WSM - Settlers
Title and cover tells us this is not what we call ‘ambient’ music. The opening tracks are acoustic guitar folktunes that reminded me of the music that was released through the Windham Hill label years ago. But gradually, atmosphere kicks in and the melodic arrangements move to the background.

‘There’s a timeworn, arid, and almost badlands quality to René Gonzàlez Schelbeck‘s hypnotic, cyclical guitar style. It seems to perfectly capture the lonely, barren landscape of the American West.”

This is especially remarkable, considering the fact that René ‘WSM’ Schelbeck comes from Denmark – “far removed from any upbringing in the rough-hewn Americana style of folk guitar.”
His music crosses geographical border, to appeal to all of us that are not familiar with the American West: “Regardless of our conceived themes or geographic locations, it tells a story that is lasting and instantly familiar.”

“Settlers” is available as a digital download and in 180 gram vinyl (including download). The limited physical edition (170) also includes a free bonus EP: “Generations” (first 50 only)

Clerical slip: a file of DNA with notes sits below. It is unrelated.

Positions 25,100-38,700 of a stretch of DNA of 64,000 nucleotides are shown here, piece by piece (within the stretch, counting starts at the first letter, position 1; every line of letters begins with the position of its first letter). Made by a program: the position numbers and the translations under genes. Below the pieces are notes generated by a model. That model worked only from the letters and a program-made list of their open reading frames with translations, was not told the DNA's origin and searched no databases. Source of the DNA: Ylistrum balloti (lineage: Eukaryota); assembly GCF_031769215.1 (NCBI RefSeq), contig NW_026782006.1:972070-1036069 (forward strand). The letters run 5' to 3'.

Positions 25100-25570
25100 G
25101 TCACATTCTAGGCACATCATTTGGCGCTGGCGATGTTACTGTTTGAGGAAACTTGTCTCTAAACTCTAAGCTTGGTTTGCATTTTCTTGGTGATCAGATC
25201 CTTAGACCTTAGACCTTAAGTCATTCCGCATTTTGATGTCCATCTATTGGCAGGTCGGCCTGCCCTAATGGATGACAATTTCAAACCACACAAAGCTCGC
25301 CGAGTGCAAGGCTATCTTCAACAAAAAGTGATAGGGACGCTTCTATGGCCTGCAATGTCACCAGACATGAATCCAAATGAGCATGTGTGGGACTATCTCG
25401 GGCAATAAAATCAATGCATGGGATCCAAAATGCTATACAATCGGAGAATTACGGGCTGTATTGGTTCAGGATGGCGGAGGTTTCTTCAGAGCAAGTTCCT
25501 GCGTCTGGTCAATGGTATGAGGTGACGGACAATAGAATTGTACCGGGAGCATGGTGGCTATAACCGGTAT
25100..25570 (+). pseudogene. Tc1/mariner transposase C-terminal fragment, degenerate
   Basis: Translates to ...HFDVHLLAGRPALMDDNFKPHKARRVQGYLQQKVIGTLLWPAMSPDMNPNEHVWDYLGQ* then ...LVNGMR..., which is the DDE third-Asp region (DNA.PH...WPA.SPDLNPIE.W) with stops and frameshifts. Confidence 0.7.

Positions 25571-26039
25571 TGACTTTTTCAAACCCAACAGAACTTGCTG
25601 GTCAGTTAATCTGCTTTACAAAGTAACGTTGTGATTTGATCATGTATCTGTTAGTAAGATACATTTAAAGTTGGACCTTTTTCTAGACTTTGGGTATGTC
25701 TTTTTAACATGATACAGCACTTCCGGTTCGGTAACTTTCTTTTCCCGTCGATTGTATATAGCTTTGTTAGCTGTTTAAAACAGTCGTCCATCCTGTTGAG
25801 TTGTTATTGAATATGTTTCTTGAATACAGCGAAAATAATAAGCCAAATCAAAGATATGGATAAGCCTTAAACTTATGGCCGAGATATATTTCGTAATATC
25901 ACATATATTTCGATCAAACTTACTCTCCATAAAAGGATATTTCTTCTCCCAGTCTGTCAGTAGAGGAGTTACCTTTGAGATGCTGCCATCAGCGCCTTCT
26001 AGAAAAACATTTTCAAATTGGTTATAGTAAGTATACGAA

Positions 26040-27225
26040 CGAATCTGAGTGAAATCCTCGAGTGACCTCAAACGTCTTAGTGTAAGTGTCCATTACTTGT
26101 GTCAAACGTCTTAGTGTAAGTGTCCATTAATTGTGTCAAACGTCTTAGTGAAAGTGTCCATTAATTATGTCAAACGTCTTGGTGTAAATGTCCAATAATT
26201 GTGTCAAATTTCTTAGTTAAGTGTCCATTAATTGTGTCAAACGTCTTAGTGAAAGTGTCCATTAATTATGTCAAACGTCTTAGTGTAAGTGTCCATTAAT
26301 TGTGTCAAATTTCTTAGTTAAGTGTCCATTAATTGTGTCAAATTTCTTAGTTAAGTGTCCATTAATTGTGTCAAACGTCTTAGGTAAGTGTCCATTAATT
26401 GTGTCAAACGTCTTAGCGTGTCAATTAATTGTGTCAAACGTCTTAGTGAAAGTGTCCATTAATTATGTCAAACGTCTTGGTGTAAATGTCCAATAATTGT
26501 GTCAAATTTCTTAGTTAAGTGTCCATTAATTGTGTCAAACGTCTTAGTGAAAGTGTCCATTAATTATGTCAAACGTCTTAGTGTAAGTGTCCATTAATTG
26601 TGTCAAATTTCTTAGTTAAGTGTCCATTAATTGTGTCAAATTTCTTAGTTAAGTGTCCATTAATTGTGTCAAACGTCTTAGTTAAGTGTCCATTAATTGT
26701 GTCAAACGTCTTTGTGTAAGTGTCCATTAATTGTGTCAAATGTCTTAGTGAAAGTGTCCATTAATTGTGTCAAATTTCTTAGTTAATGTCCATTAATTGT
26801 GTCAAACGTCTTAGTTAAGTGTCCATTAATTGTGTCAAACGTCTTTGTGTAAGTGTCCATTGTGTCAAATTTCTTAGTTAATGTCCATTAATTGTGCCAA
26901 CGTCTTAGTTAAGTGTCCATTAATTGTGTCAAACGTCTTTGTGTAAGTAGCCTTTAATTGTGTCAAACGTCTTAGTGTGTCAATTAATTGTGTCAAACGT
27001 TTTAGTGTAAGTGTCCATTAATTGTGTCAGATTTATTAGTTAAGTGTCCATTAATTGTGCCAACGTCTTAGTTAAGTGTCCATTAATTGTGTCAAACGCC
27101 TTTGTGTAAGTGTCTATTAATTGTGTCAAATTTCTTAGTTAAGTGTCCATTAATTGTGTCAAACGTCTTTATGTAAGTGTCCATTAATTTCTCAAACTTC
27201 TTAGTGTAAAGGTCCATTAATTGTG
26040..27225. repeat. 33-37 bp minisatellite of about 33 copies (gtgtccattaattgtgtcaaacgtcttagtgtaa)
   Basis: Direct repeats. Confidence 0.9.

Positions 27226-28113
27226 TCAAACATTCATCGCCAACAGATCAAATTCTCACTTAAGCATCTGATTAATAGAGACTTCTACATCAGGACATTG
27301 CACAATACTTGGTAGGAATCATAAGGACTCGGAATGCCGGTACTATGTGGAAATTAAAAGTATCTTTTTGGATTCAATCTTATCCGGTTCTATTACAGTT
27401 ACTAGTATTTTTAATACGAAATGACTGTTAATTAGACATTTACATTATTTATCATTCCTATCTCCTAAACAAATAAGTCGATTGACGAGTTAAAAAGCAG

Fantasy League

It’s Andrew. Not Harry! I’m sorry, but everytime I hear the name Tuttle I immediately connect it to Terry Gilliam’s ‘Brazil‘ – and as a result the music is immediately framed into a retro-futurist Sci-fi setting..

But, in fact, that comparision may not even be that far off.

The weird contradiction between (broken) retro technique in a future society in Gilliam’s Brazil is, in a way, also reflected in (Andrew) Tuttle‘s blend of acoustic and electronic instruments: the banjo and electric guitar somewhat out of place in an environment of synthesizers and computers.
The question remains: is Andrew Tuttle‘s fantasy environment utopian or dystopian?
Or both?

For those that want to know: Andrew Tuttle (Brisbane, Australie) decided to use his own name in 2013. Before that, he was known as Anonymeye


Star Pillow

Time Released Sound have done it again: releasing an insanely packed album that you cannot buy because it’s already sold out. So you can look at the special edition that you’ve missed, but we’ll simply talk about the music and the standard CD release (which also has a great cover by the way).

Star Pillow is Paolo Monti (Italy), a name hitherto unfamiliar to me but a glance at his bio learns that he has an impressive track record. And that is something this album shows, too.
Above was recorded live, ‘in a solitary afternoon concert with closed doors and an empty club’. However: it sounds like a carefully crafted and well balanced studio recording.
The music is reflected by the image on the cover: it takes you on a weightless voyage, ‘a soothing, slow-motion floatation sensory trip into the atmospheres of your own mind..’


Skörheten is a Swedish documentary by Ahang Bashi about ‘mental fragility’, and this is its short but beautiful soundtrack created by Jakob Lindhagen.